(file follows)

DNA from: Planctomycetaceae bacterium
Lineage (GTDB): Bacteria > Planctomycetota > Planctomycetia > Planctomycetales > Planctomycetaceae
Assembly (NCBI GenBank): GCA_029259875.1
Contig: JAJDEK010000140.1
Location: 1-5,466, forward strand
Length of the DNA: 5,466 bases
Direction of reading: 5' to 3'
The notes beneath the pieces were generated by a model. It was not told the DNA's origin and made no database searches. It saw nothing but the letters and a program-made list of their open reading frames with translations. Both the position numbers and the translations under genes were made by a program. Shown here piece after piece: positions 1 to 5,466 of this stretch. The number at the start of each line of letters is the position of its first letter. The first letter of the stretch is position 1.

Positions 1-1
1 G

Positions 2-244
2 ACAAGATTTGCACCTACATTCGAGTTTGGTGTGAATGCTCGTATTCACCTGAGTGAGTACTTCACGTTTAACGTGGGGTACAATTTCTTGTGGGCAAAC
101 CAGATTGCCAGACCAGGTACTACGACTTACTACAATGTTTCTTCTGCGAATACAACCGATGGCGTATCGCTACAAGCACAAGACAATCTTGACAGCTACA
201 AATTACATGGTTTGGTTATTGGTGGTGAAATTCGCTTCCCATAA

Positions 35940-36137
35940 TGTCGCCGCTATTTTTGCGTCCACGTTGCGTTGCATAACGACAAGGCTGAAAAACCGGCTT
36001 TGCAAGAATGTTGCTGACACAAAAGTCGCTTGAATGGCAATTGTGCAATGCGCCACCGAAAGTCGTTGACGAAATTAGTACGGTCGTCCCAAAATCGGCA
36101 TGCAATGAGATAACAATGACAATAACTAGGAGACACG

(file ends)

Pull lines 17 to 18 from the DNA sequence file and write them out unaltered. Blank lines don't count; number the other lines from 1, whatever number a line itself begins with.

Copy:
36001 TGCAAGAATGTTGCTGACACAAAAGTCGCTTGAATGGCAATTGTGCAATGCGCCACCGAAAGTCGTTGACGAAATTAGTACGGTCGTCCCAAAATCGGCA
36101 TGCAATGAGATAACAATGACAATAACTAGGAGACACG